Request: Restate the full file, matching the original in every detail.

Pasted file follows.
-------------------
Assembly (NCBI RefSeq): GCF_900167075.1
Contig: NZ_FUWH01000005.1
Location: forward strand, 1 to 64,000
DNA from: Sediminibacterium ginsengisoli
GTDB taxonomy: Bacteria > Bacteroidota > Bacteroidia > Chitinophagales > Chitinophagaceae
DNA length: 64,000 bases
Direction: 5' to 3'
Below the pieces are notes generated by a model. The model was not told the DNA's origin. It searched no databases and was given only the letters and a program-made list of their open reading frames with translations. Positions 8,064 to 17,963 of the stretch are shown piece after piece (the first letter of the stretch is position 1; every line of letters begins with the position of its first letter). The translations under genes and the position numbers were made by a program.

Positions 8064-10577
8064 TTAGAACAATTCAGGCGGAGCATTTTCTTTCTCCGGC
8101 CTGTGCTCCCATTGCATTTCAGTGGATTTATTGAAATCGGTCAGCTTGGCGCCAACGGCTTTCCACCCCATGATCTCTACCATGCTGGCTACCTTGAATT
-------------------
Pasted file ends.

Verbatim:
Assembly (NCBI RefSeq): GCF_900167075.1
Contig: NZ_FUWH01000005.1
Location: forward strand, 1 to 64,000
DNA from: Sediminibacterium ginsengisoli
GTDB taxonomy: Bacteria > Bacteroidota > Bacteroidia > Chitinophagales > Chitinophagaceae
DNA length: 64,000 bases
Direction: 5' to 3'
Below the pieces are notes generated by a model. The model was not told the DNA's origin. It searched no databases and was given only the letters and a program-made list of their open reading frames with translations. Positions 8,064 to 17,963 of the stretch are shown piece after piece (the first letter of the stretch is position 1; every line of letters begins with the position of its first letter). The translations under genes and the position numbers were made by a program.

Positions 8064-10577
8064 TTAGAACAATTCAGGCGGAGCATTTTCTTTCTCCGGC
8101 CTGTGCTCCCATTGCATTTCAGTGGATTTATTGAAATCGGTCAGCTTGGCGCCAACGGCTTTCCACCCCATGATCTCTACCATGCTGGCTACCTTGAATT